‘Last Stop on Market Street’ takes a marvelous journey from page to stage
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Here’s one of the marvels inherent to childhood: Your capacity for wonder is still boundless. The most mundane events and ordinary objects — a bus ride, a nightlight, a shopping cart – can take on seemingly magical properties. The bus becomes a fire-breathing dragon, the nightlight beams out a luminous parade of shadow animals, the shopping cart morphs into an amusement park ride. In the charming 2015 picture book “Last Stop on Market Street,” author Matt de la Pena and illustrator Christian Robinson succeed in bringing that wonderment to life.
It’s a tricky business, moving a beloved book from page to stage. But playwright Cheryl L. West and composer/lyricists Paris Ray Dozier and his father Lamont Dozier succeed with their world-premiere musical adaptation of de la Pena’s story, which celebrates the every day wonders of a bus ride across the city, with plenty of stops for adventure along the way.
‘Last Stop on Market Street’
When: Through May 27
Where: Chicago Children’s Theatre, 100 S. Racine
Run time: 60 minutes, no intermission
Directed by Henry Godinez, the Chicago Children’s Theatre production is defined by its adventurous spirit, that glorious feeling that tends to dim as we get older and more sensible. “Last Stop on Market Street” is not a complicated show, but it is an exuberantly entertaining one. Its lack of guile is a balm in a world where cynicism and sarcasm are often mistaken for sophistication.
The plot in de la Pena’s Caldecott Honor and Newbery Award-winning book is simple: When seven-year-old CJ (portrayed by Kei Rawlins at this performance; he alternates the role with Alejandro Medina) sullenly arrives at his Nana’s (E. Faye Butler) for a weekend away from home, he is moody and bossy. He is furious when Nana confiscates his phone and tablet. He whines that he wants his mommy and his electronics, not necessarily in that order. He is wholly unenthused when Nana insists they spend the day out and about. He condemns the homeless as “nasty, stinky-looking people.”
Over CJ’s bratty grousing, Nana steers him into the city. With the help of her neighborhood friends, he learns to check his judgment and connect with the world beyond his phone.
It’s the kind of plot that can turn treacly and/or infantile fast. Godinez’ ensemble avoids that by honoring the emotions that give the book its signature warmth and joy. The characters on stage are broad but believable, and at times, the bonhomie filling the space has the warmth of a welcome hug.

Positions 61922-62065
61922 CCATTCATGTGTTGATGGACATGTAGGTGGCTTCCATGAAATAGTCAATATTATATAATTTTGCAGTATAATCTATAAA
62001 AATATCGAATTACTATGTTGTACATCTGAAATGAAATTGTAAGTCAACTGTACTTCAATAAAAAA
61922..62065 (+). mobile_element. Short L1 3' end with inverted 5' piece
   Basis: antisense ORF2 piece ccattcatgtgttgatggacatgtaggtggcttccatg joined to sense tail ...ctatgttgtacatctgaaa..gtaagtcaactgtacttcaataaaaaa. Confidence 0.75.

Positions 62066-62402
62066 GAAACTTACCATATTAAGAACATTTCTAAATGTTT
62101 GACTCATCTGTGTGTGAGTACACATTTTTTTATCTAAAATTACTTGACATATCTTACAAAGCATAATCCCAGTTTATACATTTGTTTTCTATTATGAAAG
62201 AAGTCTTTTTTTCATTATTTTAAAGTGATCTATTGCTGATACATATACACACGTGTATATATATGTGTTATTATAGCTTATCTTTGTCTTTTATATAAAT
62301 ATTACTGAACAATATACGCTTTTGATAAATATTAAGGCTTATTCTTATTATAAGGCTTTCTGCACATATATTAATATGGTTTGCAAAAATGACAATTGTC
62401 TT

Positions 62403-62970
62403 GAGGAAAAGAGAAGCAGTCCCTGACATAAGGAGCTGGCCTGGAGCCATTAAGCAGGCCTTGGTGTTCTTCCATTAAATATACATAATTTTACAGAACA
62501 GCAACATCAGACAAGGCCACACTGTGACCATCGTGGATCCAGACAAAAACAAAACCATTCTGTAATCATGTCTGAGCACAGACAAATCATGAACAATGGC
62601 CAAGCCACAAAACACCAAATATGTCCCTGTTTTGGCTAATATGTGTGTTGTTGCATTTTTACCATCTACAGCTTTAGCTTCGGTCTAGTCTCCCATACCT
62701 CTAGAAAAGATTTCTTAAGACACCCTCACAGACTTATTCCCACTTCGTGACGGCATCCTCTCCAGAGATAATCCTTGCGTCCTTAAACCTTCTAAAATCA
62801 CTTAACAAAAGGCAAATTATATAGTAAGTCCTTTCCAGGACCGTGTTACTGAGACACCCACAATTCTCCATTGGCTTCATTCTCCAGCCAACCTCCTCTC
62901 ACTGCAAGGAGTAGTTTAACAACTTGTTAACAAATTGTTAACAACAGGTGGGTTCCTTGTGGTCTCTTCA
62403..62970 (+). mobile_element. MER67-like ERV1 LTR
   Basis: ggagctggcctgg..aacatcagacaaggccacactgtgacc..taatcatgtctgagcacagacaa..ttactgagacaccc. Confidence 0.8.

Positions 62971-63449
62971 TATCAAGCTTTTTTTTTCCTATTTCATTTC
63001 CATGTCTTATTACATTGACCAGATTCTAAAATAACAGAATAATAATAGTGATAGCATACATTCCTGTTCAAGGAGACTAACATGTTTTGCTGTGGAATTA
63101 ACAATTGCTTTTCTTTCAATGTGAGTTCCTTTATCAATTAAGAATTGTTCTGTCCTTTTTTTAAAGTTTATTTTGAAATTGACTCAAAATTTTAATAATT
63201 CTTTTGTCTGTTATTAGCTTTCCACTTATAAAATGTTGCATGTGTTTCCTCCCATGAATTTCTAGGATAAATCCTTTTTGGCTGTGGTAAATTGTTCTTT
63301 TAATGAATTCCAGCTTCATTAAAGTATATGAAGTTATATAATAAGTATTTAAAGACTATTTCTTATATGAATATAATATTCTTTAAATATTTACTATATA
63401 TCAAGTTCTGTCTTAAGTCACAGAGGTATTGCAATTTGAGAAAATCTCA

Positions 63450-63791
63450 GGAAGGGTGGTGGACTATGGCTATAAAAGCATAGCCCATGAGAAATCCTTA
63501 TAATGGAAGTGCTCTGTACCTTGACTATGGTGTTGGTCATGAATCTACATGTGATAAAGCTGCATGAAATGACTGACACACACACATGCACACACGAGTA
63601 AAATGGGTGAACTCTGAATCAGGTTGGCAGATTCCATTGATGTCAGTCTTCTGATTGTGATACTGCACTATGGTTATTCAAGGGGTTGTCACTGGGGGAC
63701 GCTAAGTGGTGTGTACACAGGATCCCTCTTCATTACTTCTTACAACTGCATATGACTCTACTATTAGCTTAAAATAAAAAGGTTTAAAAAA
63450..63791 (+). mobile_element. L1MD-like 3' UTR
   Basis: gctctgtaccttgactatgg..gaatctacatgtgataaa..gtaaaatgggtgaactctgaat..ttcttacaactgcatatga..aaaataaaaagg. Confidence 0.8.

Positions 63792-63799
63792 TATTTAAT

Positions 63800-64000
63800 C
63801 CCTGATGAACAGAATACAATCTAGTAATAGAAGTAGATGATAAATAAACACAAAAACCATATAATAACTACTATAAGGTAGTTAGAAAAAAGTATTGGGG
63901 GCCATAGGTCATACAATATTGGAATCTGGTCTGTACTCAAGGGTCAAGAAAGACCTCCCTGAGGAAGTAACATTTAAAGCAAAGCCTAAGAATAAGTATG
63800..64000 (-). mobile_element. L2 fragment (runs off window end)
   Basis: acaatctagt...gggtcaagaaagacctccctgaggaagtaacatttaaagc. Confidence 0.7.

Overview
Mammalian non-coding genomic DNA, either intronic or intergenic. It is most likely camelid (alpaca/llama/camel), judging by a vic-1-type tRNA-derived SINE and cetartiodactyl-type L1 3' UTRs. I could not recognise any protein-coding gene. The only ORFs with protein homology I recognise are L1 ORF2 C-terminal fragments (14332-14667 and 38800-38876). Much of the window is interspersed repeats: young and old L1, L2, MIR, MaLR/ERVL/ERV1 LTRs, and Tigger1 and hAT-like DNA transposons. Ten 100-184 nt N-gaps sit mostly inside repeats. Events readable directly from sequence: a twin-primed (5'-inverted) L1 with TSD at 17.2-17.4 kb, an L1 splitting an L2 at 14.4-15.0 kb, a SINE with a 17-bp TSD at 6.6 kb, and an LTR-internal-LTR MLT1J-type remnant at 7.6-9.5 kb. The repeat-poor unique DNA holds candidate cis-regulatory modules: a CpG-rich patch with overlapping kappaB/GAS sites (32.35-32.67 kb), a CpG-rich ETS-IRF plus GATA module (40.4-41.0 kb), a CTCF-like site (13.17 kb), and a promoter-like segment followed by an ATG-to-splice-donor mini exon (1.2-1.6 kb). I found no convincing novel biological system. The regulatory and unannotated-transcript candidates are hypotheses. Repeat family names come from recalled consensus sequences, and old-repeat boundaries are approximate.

Then there’s the production’s not-so-secret weapon. That would be Butler, a songstress who for decades has been raising the roof and bringing the house down in musicals across the country. Butler has one of those rare voices born to belt, a voice that can nail a money note whether it’s a floor-shaking forte or a glimmering pianissimo.
Hearing Butler’s arena-worthy pipes unleashed in a space not much bigger than a well-appointed living room is thrilling. As the Doziers’ score moves from gospel to hip-hop to ballad and back again, Butler anchors the ensemble’s mighty vocals.
This isn’t solely Butler’s show, of course. The stage bustles with memorable performances. Chief among them: Breon Arzell as Dennis the bus driver and the sharply dressed DJ charged with keeping the beat moving through the production. Arzell has a smile that goes for days and the fleet-footed moves of someone fiercely at home with all manner of choreography executed in heels or sneakers.
As the much-inked “Tat Man,” Brian Keys has flair to spare, spitting rhymes with cool-cat charisma and fast-moving grace. Throughout, music director Andra Velis Simon and sound designer Ray Nardelli keep the words crisp and the music bouncing, most memorably when the cast creates a joyfully noisy rhythm section by banging on cookie sheets, cake pans and mixing bowls.
The production looks as terrific as it sounds thanks in large part to set designer John Musial’s brightly colored interpretation of Robinson’s kid-friendly illustrations. And Stephanie Paul’s choreography brings vibrancy to Nana’s neighborhood, a place alive with street performers and unexpected beauty.
“Last Stop on Market Street” is what children’s theater should be. It does not talk down to its audience. It is burgeoning with wonder. If you are a kid, you’ll giggle yourself silly. If you were once a kid, you just might remember what that felt like.
Catey Sullivan is a local greelance writer.